The music of the people: Protest songs
It’s rare for protests not to have an anthem. Anthems are an effective way of communicating the demands and the philosophy that drive protests. They create a leitmotif that can be recalled for a new generation of protesters in the future.
The 19th-century folk protest song, “Bella Ciao”, sung by the Mondina women, became an anthem for the anti-fascist partisans during World War II. This song has not only traversed time, causes, and medium but has also transcended geographies and languages: there is even a Kannada version of “Bella Ciao”. “Un Violador en Tu Camino (A rapist on your way)”, a song-and-dance performance composed by Las Tesis, a Chilean feminist collective, is now an international anthem for feminist protests. Hong Kongers have used old and new songs as protest anthems against the Chinese. From “Sing Hallelujah to the Lord”, a Christian hymn composed in 1974 by Linda Stassen-Benjamin, to the recent “Glory to Hong Kong” exemplify the spirit of the protesters there.
Anthems ring true because societies continue to experience repression, injustice and inequity. These shared experiences shrink time and space, enabling the lyrics to resonate with protesters the world over. Anthems strengthen the resolve of protesters because they provide them with a sense of belonging to something that is larger than them and their moment. Thus, songs like “Do You Hear the People Sing?”, from the screen and stage adaptation of Les Misérables and now sung by protesters in Hong Kong, evoke the sentiments of the French Revolution that was led by commoners against a powerful establishment. Conversely, China’s imposition of the draconian national anthem law on Hong Kongers shows that anthems can also be used to suppress dissent.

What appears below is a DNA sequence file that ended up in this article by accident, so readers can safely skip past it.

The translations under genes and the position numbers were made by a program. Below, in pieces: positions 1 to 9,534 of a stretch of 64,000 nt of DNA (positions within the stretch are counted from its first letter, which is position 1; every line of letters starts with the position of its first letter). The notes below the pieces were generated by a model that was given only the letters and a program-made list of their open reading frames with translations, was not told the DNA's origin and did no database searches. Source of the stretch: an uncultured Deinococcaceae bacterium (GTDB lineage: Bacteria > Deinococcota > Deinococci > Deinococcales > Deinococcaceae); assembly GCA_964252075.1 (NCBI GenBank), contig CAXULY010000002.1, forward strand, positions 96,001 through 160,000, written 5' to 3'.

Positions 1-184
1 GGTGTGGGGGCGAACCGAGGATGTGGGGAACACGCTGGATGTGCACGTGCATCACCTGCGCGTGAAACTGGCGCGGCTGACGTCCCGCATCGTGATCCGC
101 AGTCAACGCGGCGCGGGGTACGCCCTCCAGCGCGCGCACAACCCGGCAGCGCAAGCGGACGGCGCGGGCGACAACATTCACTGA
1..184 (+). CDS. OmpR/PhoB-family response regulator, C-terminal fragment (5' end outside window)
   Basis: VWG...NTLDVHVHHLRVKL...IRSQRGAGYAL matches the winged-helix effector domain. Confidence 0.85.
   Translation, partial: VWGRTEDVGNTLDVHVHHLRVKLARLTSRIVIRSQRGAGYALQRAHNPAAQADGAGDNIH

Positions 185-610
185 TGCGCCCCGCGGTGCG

Not all protests draw inspiration from internationalism. Protests also seek motivation from home. In the United States of America, protest songs have stuck to their American roots. The Occupy Wall Street Movement tapped into the protest songs of the 1960s — Bob Dylan’s “Blowin’ in the Wind” and Woody Guthrie’s “This Land is Your Land”. The Black Lives Matter movement may not have a protest anthem yet, but participants have sung Ben E. King’s “Stand By Me” along with songs by local Rap artists. One reason for this choice could be the insularity of Americans. The other is the US’s rich history of protest.
In India, there are protest songs that reflect the anger and the hope of the youth standing up to the Bharatiya Janata Party’s imposition of the Citizenship (Amendment) Act and its plan to conduct the National Register of Citizens. “Hum Kagaz Nahi Dikhayenge (We Will Not Show Our Papers)” was a direct response to NRC.
But there is one song that mobilizes every Indian: the national anthem. India’s national anthem evokes pride for many reasons. It creates the imagery of India’s military might and sacrifice, acknowledges the diversity of the nation, echoes the freedom movement, and is also a benediction by citizens for the well-being of the land and its residents.
The prevailing majoritarian ethic ignores this element of diversity that the national anthem glorifies. Instead, it demands uncritical acceptance of a unilateral understanding of who is a citizen. Matters, unfortunately, were made worse by the honourable Supreme Court. To instil “committed patriotism and nationalism”, the court ordered movie theatres to play the national anthem before the screening of films. The order was reversed in 2018 by the court but the practice remains prevalent.
The singing of the national anthem has also been used by the regime to identify ‘anti-nationals’. In the early days of the anti-CAA protests in Bangalore, a police officer asked a group of peaceful protesters to sing the anthem to weed out ‘anti-national’ elements who could instigate violence. Again, during the alleged targeted violence against Muslims in the Delhi riots, the police, after brutally assaulting some Muslim men, asked them to sing the national anthem. The anti-CAA protesters singing the national anthem may have also pre-empted the government and its supporters from portraying dissenters as being ‘anti-India’.
Anthems are inspiring cultural commentaries and are, therefore, timeless. They embody the soul of a movement. In India, protesters singing the national anthem reaffirm their commitment to the secular ideals of the nation and remind those in office of their oath to protect the Constitution.